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The Reality of Nasopharyngeal Cancer

Nasopharyngeal cancer is a type of head and neck cancer where malignant cancer cells form in the tissues of the nasopharynx. The nasopharynx is the upper part of the pharynx (throat) behind the nose.

REALITY CHECK

Nasopharyngeal cancer (NPC) is a common cancer among Malaysians and highly affects Malaysian men. In comparison to the rest of the world, the Malaysian Chinese male has the second highest incidence; the local Chinese women have the highest incidence in the world. In East Malaysia, the Bidayuhs and the Orang Ulus have the highest incidence of NPC.

Common Types of Nasopharyngeal Cancer

SQUAMOUS CELL CANCERS

There are several types of cancer that begin in the tissue that makes up the nasopharynx. However, among the more common nasopharyngeal cancers are squamous cell carcinomas. It is a type of cancer that develops in the squamous cell, which are the flat, skin-like cells that line the inside of your mouth, nose larynx, and throat.

 

There are 3 main types of squamous cell cancers:

  • Keratinising squamous cell carcinoma (type 1)
  • Non-keratinising squamous cell carcinoma (type 2)
  • Undifferentiated carcinomas (type 3)

A keratinising cancer has keratin in the cancer cells, which is the protein that forms your hair and nails.

Staging and Grading

Once you have been diagnosed positive for cancer after a biopsy test, the condition will be given a stage and grade. This vital information will help you and your healthcare team to choose the best treatment for you. The cancer stage will describe the size of the tumour and how far it has spread.

There are 4 stages for nasopharyngeal cancer:

Stage 1

  • The cancer begins in the nasopharynx and may have spread into the nasal cavity or oropharynx. The cancer has not spread to nearby tissues, lymph nodes or other organs.

Stage 2

  • The cancer may have spread into the oropharynx or even the nasal cavity. It is also found in the lymph nodes on any side of the neck or behind the throat.
  • The cancer has reached the parts next to the nasopharynx. It might have begun from the lymph nodes on one side of the neck or behind the throat.

Stage 3

  • The cancer has spread to nearby bones and air cavities (sinuses). It might have also reached lymph nodes on one or both sides of the neck, or behind the throat, but not anywhere else.
  • The cancer may have begun in the oropharynx, nasal cavity or surrounding area (parapharyngeal space) and has spread into the lymph nodes on both sides of the neck.

Stage 4

  • The cancer is advanced and is broken into 3 groups:
    • 4A means the cancer has grown within the skull. It might be in the cranial (skull) nerves, eye or nearby tissues, or the lower part of the throat. There might be cancer cells in the lymph nodes on one or both sides of the neck. These nodes are smaller than 6cm and above the collarbone area. The cancer has not spread anywhere else.
    • 4B means the cancer may have reached into nearby tissues or bones. It has spread to at least one lymph node that is bigger than 6cm across, or a lymph node in the collarbone area, or both. The cancer has not spread anywhere else.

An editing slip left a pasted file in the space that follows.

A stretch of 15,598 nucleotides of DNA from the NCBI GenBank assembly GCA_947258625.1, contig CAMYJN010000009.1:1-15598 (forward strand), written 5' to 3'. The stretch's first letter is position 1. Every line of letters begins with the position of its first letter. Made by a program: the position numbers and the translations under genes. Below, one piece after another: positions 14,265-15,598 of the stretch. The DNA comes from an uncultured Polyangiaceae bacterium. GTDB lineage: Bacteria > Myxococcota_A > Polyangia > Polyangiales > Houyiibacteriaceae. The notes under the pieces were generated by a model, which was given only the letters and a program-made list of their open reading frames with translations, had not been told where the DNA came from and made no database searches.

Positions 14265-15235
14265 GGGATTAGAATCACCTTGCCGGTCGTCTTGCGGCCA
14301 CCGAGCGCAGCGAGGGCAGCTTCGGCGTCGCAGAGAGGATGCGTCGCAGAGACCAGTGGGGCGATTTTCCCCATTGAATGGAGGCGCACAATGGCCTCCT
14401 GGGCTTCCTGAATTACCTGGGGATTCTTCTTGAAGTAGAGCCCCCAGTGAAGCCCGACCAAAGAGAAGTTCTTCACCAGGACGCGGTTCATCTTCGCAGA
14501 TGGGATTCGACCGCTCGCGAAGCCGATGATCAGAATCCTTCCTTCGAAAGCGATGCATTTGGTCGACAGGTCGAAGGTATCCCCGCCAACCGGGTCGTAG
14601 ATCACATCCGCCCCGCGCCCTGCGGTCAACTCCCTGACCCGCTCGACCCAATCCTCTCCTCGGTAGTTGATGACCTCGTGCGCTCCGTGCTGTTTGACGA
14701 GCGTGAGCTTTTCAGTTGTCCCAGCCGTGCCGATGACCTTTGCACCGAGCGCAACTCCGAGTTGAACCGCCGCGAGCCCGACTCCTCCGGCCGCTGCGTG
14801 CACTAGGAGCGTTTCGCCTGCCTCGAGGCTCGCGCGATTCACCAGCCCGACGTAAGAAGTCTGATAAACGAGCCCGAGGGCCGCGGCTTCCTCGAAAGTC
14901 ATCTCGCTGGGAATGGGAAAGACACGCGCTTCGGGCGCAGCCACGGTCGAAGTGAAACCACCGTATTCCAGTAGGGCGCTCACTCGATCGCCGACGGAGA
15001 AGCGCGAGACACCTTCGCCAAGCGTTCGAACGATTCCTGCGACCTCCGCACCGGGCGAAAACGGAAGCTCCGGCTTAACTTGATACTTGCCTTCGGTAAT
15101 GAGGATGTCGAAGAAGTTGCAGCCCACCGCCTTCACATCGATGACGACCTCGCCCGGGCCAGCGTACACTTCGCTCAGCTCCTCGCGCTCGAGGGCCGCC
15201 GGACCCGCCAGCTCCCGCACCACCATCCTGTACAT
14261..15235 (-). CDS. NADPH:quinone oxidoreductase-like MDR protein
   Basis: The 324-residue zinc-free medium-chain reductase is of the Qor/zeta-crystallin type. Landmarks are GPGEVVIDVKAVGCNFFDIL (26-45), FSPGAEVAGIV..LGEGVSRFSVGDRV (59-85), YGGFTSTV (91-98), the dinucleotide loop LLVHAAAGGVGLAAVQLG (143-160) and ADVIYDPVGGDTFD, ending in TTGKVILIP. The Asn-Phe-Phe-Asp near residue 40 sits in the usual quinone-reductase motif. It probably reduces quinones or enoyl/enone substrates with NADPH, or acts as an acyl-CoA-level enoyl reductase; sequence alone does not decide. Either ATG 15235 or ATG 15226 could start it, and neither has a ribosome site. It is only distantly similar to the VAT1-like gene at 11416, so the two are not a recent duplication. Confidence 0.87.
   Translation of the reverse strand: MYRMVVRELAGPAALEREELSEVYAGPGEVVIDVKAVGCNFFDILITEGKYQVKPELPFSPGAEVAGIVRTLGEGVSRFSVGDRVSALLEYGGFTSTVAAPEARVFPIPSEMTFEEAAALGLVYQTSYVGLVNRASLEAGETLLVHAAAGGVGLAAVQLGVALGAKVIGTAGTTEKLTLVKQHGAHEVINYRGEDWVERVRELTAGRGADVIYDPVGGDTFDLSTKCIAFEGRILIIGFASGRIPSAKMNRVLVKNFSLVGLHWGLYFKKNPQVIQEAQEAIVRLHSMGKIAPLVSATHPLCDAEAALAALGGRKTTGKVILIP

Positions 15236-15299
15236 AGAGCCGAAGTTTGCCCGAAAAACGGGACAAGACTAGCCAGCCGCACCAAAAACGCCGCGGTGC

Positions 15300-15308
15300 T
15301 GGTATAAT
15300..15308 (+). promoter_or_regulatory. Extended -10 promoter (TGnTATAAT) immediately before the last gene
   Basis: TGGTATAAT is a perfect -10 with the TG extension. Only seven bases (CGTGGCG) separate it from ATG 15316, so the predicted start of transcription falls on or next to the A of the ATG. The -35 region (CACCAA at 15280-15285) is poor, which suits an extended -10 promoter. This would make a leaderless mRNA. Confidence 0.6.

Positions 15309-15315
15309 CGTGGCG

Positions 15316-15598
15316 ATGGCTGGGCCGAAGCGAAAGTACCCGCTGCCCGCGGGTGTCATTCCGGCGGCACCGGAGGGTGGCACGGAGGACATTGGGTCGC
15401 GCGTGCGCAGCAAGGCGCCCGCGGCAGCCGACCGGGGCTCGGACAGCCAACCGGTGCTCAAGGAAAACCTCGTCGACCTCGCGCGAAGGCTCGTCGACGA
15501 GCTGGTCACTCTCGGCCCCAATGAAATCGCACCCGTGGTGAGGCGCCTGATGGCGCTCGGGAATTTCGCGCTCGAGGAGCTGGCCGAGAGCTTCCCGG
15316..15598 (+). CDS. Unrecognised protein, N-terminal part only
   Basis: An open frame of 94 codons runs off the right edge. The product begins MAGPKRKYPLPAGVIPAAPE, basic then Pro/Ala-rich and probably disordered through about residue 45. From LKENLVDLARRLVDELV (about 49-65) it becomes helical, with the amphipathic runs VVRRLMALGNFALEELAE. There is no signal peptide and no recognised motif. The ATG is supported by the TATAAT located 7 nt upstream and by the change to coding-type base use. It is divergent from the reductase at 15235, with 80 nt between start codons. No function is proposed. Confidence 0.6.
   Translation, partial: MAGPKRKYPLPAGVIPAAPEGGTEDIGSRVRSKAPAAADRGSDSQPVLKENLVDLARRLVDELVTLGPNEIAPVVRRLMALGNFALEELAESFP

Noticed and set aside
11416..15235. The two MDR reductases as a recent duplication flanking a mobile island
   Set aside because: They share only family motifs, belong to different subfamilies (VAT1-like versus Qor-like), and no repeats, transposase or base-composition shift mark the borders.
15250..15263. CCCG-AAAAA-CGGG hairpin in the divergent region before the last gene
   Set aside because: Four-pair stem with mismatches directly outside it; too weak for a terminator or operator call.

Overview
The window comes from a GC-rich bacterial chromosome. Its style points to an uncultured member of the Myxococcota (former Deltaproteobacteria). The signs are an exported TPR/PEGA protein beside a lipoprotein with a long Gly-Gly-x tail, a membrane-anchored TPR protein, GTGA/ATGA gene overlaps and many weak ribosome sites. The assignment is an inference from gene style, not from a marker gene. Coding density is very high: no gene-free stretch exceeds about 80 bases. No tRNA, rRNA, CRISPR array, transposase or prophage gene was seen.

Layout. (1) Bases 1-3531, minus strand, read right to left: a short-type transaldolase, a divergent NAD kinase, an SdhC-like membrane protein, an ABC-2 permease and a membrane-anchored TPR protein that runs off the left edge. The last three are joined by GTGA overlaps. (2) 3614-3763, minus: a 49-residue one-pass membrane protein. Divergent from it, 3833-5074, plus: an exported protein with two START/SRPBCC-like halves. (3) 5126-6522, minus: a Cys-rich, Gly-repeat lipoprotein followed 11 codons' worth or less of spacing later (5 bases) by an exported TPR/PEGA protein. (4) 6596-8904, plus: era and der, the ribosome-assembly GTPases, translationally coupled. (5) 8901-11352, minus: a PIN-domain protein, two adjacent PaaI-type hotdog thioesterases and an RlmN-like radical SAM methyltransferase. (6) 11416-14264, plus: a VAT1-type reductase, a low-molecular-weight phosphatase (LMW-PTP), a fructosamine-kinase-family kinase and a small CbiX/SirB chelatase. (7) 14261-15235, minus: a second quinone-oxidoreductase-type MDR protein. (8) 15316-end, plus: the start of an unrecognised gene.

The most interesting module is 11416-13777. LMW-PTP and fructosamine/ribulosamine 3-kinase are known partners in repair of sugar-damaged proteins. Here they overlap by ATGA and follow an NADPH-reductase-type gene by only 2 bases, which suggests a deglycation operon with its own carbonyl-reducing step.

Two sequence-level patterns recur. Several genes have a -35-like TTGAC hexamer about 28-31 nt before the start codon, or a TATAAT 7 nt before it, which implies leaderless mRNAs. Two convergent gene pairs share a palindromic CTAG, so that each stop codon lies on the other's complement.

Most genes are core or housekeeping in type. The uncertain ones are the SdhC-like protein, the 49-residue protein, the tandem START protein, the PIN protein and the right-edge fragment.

• 4C means the cancer has spread to other parts of the body, such as the lungs.

There are 3 grades of nasopharyngeal cancer:

Grade 1 – It is low grade, and the cancer cells look very much like normal nasopharyngeal cells.

Grade 2 – It is an intermediate grade, and the cancer cells look slightly like normal nasopharyngeal cells.

Grade 3 – Moderate grade with more abnormal appearing nasopharyngeal cells.

WARNING SIGNS

  • Hearing loss, ringing in the ear, or feeling of fullness in the ear (especially on one side only)
  • Ear infections that keep coming back
  • Nasal blockage or stuffiness
  • Nosebleeds
  • Headache
  • Facial pain or numbness
  • Trouble opening the mouth
  • Blurred or double vision

AM I AT RISK?

Yes, even more so with these factors:

  • Tobacco and alcohol abuse
  • A certain kind of diet; salt-cured fish and meal
  • Infection with the Epstein-Barr virus (EBV)

THERE ARE RISK FACTORS THAT CAN'T BE CHANGED:

  • Gender; it is found twice as often in males as it is in females
  • Ethnicity; more common in Southeast China and Hong Kong
  • Genetic factors
  • Family history

WHAT CAN I DO?

Beat the cancer. Cut your risk by taking these steps:

  • Stop the use of tobacco products
  • Stop or limit alcohol intake
  • Have a healthy diet
  • Schedule for screening

Nasopharngeal Cancer Myths Vs Facts

Myth Fact
NPC is only linked to certain parts of the world, mainly Southeast China. Although research has shown that NPC is more common in Southeast China, those from other parts of the world are still subjected to the possibility as there are other factors involved, such as lifestyle choice.
Blocked nose or neck swelling is a common side effect for flu or fever. There is no need to check for NPC. It is important to be aware of your nasopharyngeal health, especially if the flu-like symptoms are on-going. Ignorance often causes late diagnosis and delayed treatment. Early screening increases the chances of curing the disease.




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